He, or in Israel this ranking lizard might well be a female operative, spent some time observing me, then, satisfied that I posed no security risk, it began its hike back to lizard headquarters. Such is how my mind skips along in the field.

Species of lizard, dare I hope that we will get that from the collegial lizard naturalists of beautiful Israel?



Beetle ID’d

Beetle photographed by Jeff Zablow at Mt.Meron

We posted this memorable beetle some weeks ago, under the title “And who . . . ?” Spotted this dazzler on a trail near the top of Mt. Hermon in Israel’s Upper Galilee region.

Waited, hoping for help in identifying our starkly beautiful insect. Got tired of waiting, and utilized Oz Rittner’s website to ID this animal.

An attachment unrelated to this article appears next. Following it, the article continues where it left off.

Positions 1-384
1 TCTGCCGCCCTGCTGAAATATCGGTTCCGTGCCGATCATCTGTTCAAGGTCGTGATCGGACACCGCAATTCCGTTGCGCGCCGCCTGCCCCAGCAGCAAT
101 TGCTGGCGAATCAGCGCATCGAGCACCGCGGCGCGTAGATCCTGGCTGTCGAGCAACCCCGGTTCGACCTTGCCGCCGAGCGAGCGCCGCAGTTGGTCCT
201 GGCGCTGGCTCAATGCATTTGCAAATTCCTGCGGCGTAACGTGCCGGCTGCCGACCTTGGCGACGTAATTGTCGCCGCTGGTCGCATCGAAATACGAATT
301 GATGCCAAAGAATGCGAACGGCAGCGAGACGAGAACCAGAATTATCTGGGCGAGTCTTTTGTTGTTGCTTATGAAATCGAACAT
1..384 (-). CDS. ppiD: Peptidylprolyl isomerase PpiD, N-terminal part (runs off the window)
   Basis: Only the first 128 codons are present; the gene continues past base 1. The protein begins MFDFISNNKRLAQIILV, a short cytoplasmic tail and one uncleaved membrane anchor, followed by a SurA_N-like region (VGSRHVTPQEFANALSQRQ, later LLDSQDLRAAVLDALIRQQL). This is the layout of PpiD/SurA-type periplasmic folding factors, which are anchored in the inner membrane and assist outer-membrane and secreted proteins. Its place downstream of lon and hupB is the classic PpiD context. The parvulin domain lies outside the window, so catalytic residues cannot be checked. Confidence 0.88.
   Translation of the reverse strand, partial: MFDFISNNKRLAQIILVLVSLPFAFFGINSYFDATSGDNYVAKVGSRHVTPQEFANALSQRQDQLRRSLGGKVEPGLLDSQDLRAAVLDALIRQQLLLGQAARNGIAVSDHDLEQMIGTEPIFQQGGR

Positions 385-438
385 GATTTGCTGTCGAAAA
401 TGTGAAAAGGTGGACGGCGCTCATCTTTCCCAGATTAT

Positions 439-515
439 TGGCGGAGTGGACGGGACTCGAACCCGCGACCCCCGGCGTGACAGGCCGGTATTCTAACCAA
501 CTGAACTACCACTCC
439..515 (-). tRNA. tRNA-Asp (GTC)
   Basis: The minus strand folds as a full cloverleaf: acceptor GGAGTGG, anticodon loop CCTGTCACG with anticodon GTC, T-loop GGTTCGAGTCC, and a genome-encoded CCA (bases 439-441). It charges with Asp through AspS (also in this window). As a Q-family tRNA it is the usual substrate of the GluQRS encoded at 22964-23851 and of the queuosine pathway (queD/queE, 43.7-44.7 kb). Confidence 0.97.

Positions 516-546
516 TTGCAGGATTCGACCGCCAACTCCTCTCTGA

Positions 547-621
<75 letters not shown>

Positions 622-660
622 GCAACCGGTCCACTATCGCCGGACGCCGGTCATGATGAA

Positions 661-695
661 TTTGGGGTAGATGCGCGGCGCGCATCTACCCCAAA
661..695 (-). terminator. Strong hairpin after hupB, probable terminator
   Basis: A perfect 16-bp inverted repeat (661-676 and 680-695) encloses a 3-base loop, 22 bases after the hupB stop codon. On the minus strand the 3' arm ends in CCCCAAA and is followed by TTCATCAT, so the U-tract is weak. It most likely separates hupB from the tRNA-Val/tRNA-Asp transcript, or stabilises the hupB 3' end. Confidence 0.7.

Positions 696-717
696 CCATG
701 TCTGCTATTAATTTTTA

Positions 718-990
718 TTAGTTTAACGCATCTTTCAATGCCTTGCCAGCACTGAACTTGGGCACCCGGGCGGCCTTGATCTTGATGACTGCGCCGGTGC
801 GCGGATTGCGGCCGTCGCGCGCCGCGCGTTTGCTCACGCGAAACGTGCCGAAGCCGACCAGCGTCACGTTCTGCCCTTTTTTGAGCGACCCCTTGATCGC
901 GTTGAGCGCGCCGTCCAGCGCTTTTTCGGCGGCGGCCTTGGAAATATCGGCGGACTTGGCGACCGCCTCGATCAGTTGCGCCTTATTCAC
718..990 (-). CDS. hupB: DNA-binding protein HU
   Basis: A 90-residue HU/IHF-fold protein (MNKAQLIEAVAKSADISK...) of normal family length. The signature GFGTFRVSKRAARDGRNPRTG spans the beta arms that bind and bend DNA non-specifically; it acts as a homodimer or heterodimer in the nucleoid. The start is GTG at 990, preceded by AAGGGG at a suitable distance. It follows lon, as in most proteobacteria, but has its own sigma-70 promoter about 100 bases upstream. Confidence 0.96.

Trichodes affinis is this species of beetle. I am ½ way through reading a biography of Roger Tory Peterson (Wonderful reading!), and that so reminds me that when I spotted this red and black beetle, it was a tickler, reminding me of the great diversity that continues to grace our world, and of the pleasures awaiting us each and every time that we can get out there and experience them.

Nice beetle, No?

Could not find an english name to this one?


Lesser Fiery Copper . . . early, very early

Lycaena Thersammon photographed by Jeff Zablow at Mt. Meron, Israel

The advice that I was given in Israel was spot on. To capture good images of the butterflies that I wanted, on Mt. Meron in the very north of Israel, get there early, very early. How early? 6:30 in the morning.